Look to the West

Lately I have been thinking and talking about capturing the afternoon sun. Now I am doing something about it.

You may have seen in previous posts my thinking on capturing the afternoon sun. By 4:30 pm there is NO direct sunlight on the southern arrays. Here is how I did it. I would eventually like to extend the solar shed another 32 feet, but those plans are on hold owing to other priorities.

What was covering the end was plywood coated with brown stain. Today’s stains are just about useless, so it was beginning to look a little rough. Covering over it would be a mercy. I have lots of the solar shingles that John was giving away a few years back, so that is what I used. They have a finished size of about 13 x 35 inches and put out 34 watts at maybe 5 volts.

On those specs, take them with a grain of salt. They were all stomped and thrown off a roof when removed from service. They all have cracked cells. They work well or not at all. I chose some that work. The wall is 12′ wide, so I can put 4 of them side by side. I can go 4 rows high and then it gets tricky because of the diagonal cut of the roof. Potentially, I am looking at a tie for the ugliest solar installation, but then I have an idea that moves it to a more fashionable installation.

These are shingles, so they overlap. The problem is they make a shadow and polycrystalline cells aren’t good with shade. So I put them in upside down. Treated 2×4 purlins are screwed to the wall at the proper spacing. The panels are wired in series as they are installed. To solve the angle problem and give a nicer look, I take some bad panels and make diagonal cuts to match the roof line. Yes, you can cut solar panels with a circular saw. Wear safety glasses of course, because there will be flying glass. Not as much as you might think, though, because it is stuck to the laminating sheet.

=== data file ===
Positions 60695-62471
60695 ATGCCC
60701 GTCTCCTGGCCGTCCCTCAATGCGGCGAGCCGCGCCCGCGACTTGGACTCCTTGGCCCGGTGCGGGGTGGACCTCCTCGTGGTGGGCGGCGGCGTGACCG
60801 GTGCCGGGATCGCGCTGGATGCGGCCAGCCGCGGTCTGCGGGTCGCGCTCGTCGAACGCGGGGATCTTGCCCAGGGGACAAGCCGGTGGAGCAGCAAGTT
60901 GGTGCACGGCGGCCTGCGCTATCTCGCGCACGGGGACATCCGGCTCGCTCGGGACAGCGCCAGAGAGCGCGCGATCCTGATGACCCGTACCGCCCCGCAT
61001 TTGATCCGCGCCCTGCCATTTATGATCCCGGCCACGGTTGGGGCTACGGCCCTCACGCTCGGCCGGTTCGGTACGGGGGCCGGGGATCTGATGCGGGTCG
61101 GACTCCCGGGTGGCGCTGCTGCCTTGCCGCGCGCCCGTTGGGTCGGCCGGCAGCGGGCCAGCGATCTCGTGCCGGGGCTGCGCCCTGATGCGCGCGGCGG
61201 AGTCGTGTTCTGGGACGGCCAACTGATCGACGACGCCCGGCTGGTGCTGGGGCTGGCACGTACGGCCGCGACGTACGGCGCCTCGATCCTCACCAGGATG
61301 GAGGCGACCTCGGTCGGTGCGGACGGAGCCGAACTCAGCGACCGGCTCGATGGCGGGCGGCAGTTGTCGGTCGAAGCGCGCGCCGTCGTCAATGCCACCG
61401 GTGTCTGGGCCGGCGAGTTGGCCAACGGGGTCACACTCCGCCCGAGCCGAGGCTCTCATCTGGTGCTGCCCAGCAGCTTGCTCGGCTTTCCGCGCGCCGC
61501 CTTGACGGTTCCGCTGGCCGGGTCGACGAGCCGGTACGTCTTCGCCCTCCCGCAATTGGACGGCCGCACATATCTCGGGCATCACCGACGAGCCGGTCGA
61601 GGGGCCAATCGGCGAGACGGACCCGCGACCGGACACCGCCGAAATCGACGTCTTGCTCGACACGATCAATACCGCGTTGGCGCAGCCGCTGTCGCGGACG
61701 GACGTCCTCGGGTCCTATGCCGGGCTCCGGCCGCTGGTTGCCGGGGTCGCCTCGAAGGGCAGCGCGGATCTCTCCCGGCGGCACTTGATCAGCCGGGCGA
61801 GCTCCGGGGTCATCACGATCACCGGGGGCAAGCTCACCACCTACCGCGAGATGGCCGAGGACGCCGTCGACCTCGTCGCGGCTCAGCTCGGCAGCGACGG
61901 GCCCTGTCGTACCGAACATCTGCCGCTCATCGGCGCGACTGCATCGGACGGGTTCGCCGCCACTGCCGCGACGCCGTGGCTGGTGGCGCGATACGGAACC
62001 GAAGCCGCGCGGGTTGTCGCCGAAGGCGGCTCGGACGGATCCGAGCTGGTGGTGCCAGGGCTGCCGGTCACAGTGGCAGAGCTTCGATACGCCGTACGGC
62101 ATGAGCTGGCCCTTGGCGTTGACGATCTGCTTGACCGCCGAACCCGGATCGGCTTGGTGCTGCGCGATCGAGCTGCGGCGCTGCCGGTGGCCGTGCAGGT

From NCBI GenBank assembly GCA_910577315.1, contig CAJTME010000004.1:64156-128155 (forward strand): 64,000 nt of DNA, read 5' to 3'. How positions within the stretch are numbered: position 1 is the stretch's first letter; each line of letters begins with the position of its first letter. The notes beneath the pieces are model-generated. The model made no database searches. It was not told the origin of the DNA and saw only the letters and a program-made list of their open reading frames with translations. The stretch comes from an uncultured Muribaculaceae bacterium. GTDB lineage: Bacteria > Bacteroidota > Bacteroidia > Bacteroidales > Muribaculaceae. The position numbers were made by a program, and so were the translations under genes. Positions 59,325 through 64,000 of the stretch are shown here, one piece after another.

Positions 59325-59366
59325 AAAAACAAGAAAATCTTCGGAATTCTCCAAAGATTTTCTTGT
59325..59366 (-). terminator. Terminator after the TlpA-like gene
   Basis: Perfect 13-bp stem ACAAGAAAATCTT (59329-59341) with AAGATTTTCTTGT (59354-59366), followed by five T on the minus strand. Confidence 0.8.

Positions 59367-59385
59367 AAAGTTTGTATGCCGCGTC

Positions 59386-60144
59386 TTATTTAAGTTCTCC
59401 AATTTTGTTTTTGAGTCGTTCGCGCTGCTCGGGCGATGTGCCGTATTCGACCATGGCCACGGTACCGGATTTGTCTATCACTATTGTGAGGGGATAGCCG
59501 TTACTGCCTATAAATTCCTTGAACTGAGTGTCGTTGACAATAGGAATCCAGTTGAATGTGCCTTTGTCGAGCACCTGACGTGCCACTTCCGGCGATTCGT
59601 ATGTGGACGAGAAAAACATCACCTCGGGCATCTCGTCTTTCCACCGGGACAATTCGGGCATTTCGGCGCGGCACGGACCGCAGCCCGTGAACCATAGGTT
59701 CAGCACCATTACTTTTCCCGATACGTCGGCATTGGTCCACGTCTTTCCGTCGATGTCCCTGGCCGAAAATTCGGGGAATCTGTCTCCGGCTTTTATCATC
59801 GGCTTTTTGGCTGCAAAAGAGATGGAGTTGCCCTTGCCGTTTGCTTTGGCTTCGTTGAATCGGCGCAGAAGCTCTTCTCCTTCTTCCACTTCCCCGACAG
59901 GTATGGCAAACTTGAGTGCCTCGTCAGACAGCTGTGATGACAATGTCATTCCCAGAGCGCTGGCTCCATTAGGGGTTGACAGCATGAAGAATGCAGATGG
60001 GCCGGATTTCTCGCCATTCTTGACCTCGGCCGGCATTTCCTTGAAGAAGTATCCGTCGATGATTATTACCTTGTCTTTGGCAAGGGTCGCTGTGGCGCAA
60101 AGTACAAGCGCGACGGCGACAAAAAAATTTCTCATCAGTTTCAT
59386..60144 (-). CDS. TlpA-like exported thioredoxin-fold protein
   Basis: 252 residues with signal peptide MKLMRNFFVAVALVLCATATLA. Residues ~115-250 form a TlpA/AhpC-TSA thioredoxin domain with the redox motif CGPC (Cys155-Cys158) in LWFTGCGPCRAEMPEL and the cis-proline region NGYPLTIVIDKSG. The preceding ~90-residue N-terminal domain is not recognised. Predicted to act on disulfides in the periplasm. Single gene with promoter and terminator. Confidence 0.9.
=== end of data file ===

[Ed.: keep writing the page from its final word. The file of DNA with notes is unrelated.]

In this mockup, the panels/shingles on the right are mounted properly, but you can see the shadowing on the lower panel. On the left, they are mounted upside-down and have no shadows. The angle to the sun totally sucks! Oh, and yes I know these are busted…they are just for fitting.

I ended up with 24 panels, hopefully around 816 watts. This will match nicely with my roof strings and I could just add this to one of the existing charge controllers, but I want to be able to tell you how well this crazy scheme performs. Instead, I put in a dedicated charge controller. This one has recording capability, so I should be able to report on how well it is performing. As it stands now, between bad weather and a Saharan dust storm we have not actually had any real sunshine. That’s all part of it and the recorder will tell the story. I can tell you that there is a time in the afternoon when the west wall performs better than the south facing panels!

I’ll give this a month and report back with results. I will also try to get some custom flashing made to pretty things up a bit.